Two students sit in chairs in front of a student and faculty member standing behind them.

Three students at UNT’s Texas Academy of Mathematics and Sciences (TAMS) took first place in the Amazon Web Services DeepRacer Student League Competition, the world’s first autonomous car racing league.

Advised by Department of Computer Science and Engineering Professor Song Fu, students Eric Peng, Caleb Tian and William Hua beat out the University of California, Berkeley and the University of California San Diego, earning them scholarships and an invitation to compete in the DeepRacer League Global Championship.

"I'm truly very proud of the students and the work they have put in to learning about machine learning and applying that knowledge to the model," said Fu. "They’ve done a superb job!"

The virtual competition required each student to build and train a vehicle model based off the given parameters within a two-month time period. The model was then tested for speed on a virtual route. The final competition was similar, but provided the students less time to train the model. Each student competed individually with their scores averaging out for the team’s total.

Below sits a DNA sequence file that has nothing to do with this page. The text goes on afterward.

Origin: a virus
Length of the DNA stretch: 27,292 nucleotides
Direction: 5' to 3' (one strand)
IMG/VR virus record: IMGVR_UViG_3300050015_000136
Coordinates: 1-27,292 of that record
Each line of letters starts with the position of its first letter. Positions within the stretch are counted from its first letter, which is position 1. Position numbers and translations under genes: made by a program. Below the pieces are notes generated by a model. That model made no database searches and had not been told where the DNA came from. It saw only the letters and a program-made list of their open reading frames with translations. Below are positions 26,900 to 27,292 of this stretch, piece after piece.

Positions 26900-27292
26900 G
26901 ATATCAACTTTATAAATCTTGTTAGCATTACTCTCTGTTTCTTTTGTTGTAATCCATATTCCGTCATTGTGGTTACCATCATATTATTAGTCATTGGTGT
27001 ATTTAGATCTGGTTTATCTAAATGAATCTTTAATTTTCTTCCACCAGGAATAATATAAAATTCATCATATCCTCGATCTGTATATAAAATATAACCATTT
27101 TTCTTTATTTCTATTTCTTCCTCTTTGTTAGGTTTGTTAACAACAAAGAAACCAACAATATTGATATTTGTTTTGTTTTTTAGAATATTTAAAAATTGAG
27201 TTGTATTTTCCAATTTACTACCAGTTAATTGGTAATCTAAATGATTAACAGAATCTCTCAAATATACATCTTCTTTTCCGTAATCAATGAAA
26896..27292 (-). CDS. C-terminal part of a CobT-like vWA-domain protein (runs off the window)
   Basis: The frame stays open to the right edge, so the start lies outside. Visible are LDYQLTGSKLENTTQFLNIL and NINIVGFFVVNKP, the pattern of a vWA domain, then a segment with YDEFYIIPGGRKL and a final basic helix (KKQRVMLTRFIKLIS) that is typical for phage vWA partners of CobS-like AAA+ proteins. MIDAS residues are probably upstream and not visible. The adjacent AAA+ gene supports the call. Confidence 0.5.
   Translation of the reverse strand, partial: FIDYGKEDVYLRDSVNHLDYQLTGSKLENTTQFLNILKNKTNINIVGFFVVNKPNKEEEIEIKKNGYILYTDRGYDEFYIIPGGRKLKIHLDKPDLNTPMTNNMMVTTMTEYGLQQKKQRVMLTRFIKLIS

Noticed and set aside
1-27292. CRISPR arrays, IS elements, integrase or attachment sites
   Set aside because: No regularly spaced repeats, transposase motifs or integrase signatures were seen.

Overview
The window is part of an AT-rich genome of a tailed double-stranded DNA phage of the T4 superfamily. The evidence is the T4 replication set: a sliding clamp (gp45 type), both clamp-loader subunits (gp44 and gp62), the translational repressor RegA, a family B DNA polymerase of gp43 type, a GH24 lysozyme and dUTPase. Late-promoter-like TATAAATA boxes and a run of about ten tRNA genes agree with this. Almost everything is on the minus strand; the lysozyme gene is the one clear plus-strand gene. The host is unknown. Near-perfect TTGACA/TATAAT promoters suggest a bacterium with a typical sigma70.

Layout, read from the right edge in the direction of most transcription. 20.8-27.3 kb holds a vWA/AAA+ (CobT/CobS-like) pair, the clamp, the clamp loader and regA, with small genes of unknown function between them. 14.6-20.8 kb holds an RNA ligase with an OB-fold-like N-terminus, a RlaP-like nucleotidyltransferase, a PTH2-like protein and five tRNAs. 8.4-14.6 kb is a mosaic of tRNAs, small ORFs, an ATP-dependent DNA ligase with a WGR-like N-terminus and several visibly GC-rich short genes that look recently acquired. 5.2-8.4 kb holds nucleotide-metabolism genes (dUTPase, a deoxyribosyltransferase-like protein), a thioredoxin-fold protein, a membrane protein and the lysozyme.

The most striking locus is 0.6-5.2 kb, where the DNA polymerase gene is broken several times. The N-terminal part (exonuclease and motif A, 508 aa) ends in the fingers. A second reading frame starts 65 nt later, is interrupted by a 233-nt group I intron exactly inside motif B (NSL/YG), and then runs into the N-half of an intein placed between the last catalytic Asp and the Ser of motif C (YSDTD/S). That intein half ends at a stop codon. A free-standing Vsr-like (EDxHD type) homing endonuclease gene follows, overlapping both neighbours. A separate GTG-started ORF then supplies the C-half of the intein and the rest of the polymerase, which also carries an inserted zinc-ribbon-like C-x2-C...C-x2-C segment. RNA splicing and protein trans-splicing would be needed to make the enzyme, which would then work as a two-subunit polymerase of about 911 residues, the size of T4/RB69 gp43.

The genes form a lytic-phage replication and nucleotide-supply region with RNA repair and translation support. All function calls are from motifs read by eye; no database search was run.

"I really enjoyed competing, because I learned a lot about model reinforcement learning and what that means," said Hua. "It was great to be able to mess around with machine learning and learn about it this way."

Each student received a $1,000 scholarship for qualifying for finals and another $1,000 for winning. The computer science and engineering department received $10,000 to be put toward scholarships for underrepresented students pursuing careers in technology.

"I had been watching the global competition for a little over a year, and when I learned they were hosting a student challenge, I got really excited," said Peng. "Often, companies will use the global challenge to train their employees in machine learning, so I knew this was something I wanted to try for."

Students who are enrolled in TAMS are mentored by UNT faculty and tackle complex, real-world problems in science, technology, engineering and mathematics (STEM). TAMS is the nation’s first residential program for early-college students of high school age and serves as an important pipeline for STEM education.

"Being at TAMS and UNT gives us a lot more opportunities and increases the types of experiences we could have both academically and socially," said Tian. "We're able to interact with faculty, pursue research activities, and work alongside other college students."